Targeted Advertising

  1. Companies looking to understand their consumer base so they can tailor their branding and convince you to buy their product.
  2. Political consultants that seek to influence your votes by knowing exactly who you vote for.
  3. Bad actors like stalkers who can blackmail you by threatening to leak information online.
  4. Government agencies who want to gather more information on criminal suspects, information on housing and mobility, etc. For instance, in the US the government has tried to bypass the warrant process to get personal information about people through data brokers.
  1. Cookies are small files that store things like your name, address or phone number. They are given to a web browser by a web server which stores this data and sends it back to the server which helps in loading pages faster and maintaining your site preferences (like language settings on the website).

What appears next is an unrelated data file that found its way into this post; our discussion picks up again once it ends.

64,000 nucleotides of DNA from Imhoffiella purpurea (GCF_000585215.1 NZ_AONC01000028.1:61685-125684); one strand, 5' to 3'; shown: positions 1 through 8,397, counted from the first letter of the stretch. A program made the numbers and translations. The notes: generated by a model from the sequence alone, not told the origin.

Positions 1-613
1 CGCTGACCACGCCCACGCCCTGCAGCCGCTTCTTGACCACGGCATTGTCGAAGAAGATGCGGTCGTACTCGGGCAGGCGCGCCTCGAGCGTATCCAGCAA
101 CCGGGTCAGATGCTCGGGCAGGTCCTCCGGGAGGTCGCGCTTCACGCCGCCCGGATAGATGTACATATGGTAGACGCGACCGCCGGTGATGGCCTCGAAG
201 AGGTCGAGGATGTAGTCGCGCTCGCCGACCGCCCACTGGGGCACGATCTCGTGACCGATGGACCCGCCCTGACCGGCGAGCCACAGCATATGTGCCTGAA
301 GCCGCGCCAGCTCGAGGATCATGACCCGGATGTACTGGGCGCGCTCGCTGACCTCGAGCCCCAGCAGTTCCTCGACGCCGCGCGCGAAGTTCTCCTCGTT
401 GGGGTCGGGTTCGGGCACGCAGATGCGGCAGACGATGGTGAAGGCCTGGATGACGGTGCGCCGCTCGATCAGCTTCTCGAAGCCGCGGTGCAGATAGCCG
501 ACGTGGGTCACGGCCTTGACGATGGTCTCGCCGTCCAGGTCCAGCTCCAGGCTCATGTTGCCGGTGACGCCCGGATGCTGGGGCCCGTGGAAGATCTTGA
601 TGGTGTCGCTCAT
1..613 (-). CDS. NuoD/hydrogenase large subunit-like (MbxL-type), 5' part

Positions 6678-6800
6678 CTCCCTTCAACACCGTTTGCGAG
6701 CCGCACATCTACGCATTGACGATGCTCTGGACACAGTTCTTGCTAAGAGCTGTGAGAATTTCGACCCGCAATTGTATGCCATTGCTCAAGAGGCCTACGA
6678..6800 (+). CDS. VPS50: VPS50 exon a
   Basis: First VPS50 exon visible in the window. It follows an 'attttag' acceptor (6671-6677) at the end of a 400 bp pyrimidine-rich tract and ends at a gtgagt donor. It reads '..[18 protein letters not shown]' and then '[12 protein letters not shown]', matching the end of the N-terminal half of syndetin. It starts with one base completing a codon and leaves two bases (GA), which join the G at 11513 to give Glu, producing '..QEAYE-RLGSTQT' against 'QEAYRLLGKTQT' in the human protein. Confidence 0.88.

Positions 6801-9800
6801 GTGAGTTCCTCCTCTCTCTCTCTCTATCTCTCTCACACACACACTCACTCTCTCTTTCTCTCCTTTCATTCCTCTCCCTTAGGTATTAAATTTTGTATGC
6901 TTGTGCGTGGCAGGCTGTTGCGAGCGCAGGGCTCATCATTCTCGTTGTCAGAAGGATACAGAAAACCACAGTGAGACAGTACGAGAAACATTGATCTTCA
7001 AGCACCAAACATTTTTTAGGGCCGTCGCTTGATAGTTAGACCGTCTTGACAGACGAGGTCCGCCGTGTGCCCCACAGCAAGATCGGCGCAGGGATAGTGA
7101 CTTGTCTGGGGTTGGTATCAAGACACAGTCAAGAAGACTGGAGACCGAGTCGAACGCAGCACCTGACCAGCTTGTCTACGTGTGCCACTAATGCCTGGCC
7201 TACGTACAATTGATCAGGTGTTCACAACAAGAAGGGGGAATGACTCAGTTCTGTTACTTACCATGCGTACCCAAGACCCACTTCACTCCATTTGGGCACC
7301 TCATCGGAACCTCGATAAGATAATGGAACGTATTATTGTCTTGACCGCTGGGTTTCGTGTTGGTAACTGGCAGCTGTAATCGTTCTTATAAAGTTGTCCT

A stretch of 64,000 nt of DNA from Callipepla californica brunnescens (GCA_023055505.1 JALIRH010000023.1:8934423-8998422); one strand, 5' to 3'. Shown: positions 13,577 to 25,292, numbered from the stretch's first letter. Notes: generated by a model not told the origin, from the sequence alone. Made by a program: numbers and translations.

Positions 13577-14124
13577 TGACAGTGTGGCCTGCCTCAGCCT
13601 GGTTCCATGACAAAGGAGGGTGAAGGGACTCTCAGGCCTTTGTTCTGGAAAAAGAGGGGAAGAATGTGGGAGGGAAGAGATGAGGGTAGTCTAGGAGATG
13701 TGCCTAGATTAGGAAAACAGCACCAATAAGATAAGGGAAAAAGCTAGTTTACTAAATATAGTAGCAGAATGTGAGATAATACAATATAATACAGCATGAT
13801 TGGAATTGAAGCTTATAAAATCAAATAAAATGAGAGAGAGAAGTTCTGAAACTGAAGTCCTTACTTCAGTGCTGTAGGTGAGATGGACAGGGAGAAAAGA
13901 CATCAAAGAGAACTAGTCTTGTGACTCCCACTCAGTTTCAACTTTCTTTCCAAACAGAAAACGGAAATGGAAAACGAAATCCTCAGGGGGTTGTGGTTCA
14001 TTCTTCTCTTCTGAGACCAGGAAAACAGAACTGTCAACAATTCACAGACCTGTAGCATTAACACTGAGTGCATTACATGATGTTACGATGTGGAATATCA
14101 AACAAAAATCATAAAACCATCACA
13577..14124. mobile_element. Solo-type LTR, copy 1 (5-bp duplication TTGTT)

2. Fingerprinting, where websites collect “innocent-looking but largely unchanging technical information about your computer” like your operating system or screen resolution to create your behaviour profile.
  3. Session Replay Scripts, which track an individual’s online behavior like mouse movements and clicks. It can even allow a website to share screen recordings that can reveal your credit card details and billing address.
  1. Use a privacy-conscious search engine like Duckduckgo and browser add-on like Ghostery or uBlock Origin.
  2. Switch to a privacy-conscious browser like Brave, Mozilla Firefox or Tor
  3. Give only a few access permissions at the time of installation. Ask yourself:



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Reclaim Your Privacy

Reclaim Your Privacy


#ReclaimYourPrivacy works to empower people with relevant information that helps them safeguard their digital selves. Visit,